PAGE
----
New school shopping

I have my new school shoes. I wonder if you do. The correct footwear is part of being ready for the first day of school, which is coming up faster than it should, if you ask me. So, like it or not, you’d better be ready. That involves some shopping.

Sending youngsters back to school is more than an emotional process, of course. Americans spend billions on back-to-school shopping. One source I consulted said the cost comes to about $700 for each child from kindergarten through grade 12. And that’s just the cost of supplies, which have gone up in price since last year.

I still can remember those long lists of supplies that were required when my children were in elementary school-notebooks and pencils, crayons and erasers, pencils and paste. Even tissues. While it wasn’t required, the perfect backpack also had to be secured before the new school year started.

Carrying the right school bag was almost as important as wearing the correct pair of shoes, as I recall. Now, according to a little research I did, shoes are the one clothes item that parents are not reluctant to purchase for their children for the start of a new school year. (Getting off on the right foot, perhaps?) Nobody expects the young students to wear shoes that hurt their feet. Or maybe parents just can’t wait to get those young feet out of flip-flops and into real shoes for the first time in months, so they are more than willing to pop for new often-expensive footwear.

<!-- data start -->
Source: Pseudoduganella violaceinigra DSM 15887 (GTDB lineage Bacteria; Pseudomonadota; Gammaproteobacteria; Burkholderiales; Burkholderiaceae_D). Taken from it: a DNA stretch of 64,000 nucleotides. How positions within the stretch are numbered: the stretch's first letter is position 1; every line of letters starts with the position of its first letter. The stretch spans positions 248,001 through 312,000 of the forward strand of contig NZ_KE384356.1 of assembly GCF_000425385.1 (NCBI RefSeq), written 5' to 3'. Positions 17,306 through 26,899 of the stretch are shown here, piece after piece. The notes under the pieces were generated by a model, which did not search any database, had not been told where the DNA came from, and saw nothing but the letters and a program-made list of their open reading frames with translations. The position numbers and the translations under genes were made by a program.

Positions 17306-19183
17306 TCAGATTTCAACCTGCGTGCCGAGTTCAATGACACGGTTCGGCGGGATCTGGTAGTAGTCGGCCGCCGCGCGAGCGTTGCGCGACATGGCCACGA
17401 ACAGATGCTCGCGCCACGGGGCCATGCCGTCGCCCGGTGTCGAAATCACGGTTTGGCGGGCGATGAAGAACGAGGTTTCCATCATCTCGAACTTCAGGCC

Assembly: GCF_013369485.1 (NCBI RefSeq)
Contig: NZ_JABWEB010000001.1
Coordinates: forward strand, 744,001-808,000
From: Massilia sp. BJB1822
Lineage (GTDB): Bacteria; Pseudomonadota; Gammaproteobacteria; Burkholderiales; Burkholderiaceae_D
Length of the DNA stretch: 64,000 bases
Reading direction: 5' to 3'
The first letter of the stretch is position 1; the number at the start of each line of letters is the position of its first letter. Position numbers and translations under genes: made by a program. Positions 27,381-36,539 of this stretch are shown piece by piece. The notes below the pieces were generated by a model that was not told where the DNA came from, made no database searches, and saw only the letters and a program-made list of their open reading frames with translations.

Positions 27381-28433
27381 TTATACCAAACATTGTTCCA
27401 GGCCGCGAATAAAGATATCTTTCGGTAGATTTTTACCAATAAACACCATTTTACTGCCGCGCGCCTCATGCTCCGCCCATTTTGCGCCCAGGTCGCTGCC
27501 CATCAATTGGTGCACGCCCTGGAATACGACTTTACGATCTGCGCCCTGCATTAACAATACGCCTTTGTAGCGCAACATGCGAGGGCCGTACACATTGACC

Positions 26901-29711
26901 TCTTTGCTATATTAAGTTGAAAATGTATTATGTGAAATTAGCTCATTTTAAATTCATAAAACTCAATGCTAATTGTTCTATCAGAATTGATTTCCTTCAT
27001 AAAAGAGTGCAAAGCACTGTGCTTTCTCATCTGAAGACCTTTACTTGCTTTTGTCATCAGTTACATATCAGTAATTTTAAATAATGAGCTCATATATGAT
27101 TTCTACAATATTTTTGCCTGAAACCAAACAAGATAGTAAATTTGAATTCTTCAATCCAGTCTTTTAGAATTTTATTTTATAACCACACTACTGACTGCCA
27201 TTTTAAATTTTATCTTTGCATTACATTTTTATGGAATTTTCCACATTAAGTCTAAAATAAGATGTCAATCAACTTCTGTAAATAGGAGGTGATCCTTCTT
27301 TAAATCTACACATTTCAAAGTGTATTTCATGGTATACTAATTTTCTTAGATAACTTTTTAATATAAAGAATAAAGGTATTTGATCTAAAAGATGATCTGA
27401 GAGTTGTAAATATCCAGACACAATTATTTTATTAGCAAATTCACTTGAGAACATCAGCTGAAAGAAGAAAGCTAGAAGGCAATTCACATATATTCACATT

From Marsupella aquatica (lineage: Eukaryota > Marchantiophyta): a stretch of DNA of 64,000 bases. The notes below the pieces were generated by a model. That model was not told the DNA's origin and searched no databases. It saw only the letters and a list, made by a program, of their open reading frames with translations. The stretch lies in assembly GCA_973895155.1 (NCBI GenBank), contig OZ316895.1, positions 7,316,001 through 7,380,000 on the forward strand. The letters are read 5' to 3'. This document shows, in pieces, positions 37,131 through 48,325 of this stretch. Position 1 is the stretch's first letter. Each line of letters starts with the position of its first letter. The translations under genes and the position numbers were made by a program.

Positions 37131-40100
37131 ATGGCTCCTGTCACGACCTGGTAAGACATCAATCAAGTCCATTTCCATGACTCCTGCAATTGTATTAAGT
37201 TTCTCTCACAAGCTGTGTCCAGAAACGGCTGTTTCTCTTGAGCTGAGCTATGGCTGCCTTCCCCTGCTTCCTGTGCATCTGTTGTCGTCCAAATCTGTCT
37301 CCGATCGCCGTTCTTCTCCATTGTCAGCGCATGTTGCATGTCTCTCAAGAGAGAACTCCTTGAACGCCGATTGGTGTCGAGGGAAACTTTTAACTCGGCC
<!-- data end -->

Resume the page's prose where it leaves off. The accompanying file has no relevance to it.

I wondered about how long this back-to-school shopping and preparation has been a big thing in our culture. So I looked through my late grandma’s notes about what life was like for her a hundred years ago. As a country school teacher in Hamilton County, I figured there might be some mention of starting off a new school year. Not so. I expect that going back to school simply meant wearing clothes and shoes that fit and were clean and mended, and maybe getting a different empty lard pail to carry their lunch.

As I consider all this business of getting a new school year off to a good start with the proper equipment and accessories, it occurs to me that it’s a shame we can’t shop for what’s really important, what it really takes to thrive in the classroom. That would be dedication, diligence, a drive to learn, curiosity, the right attitude, and-perhaps most important of all-whatever it takes to show up and be ready to learn. Family encouragement and support has a whole lot to do with it, too.

Bringing with you the right school supplies in the best bag is all just window dressing if a student has those qualities with them.